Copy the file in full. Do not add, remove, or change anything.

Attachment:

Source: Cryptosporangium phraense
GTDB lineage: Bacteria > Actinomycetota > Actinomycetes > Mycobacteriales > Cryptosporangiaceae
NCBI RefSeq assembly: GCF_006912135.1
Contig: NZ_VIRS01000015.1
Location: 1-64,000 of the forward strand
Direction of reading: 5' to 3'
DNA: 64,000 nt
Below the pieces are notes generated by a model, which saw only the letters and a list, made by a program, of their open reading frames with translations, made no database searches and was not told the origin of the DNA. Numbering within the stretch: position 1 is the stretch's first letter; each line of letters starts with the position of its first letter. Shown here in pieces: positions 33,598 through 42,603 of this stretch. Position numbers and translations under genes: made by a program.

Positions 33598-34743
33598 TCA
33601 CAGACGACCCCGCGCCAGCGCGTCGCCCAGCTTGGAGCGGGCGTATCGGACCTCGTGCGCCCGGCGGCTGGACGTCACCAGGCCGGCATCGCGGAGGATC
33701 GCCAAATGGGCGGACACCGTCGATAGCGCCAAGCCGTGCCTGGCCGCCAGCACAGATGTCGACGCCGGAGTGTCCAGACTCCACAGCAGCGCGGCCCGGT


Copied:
Source: Cryptosporangium phraense
GTDB lineage: Bacteria > Actinomycetota > Actinomycetes > Mycobacteriales > Cryptosporangiaceae
NCBI RefSeq assembly: GCF_006912135.1
Contig: NZ_VIRS01000015.1
Location: 1-64,000 of the forward strand
Direction of reading: 5' to 3'
DNA: 64,000 nt
Below the pieces are notes generated by a model, which saw only the letters and a list, made by a program, of their open reading frames with translations, made no database searches and was not told the origin of the DNA. Numbering within the stretch: position 1 is the stretch's first letter; each line of letters starts with the position of its first letter. Shown here in pieces: positions 33,598 through 42,603 of this stretch. Position numbers and translations under genes: made by a program.

Positions 33598-34743
33598 TCA
33601 CAGACGACCCCGCGCCAGCGCGTCGCCCAGCTTGGAGCGGGCGTATCGGACCTCGTGCGCCCGGCGGCTGGACGTCACCAGGCCGGCATCGCGGAGGATC
33701 GCCAAATGGGCGGACACCGTCGATAGCGCCAAGCCGTGCCTGGCCGCCAGCACAGATGTCGACGCCGGAGTGTCCAGACTCCACAGCAGCGCGGCCCGGT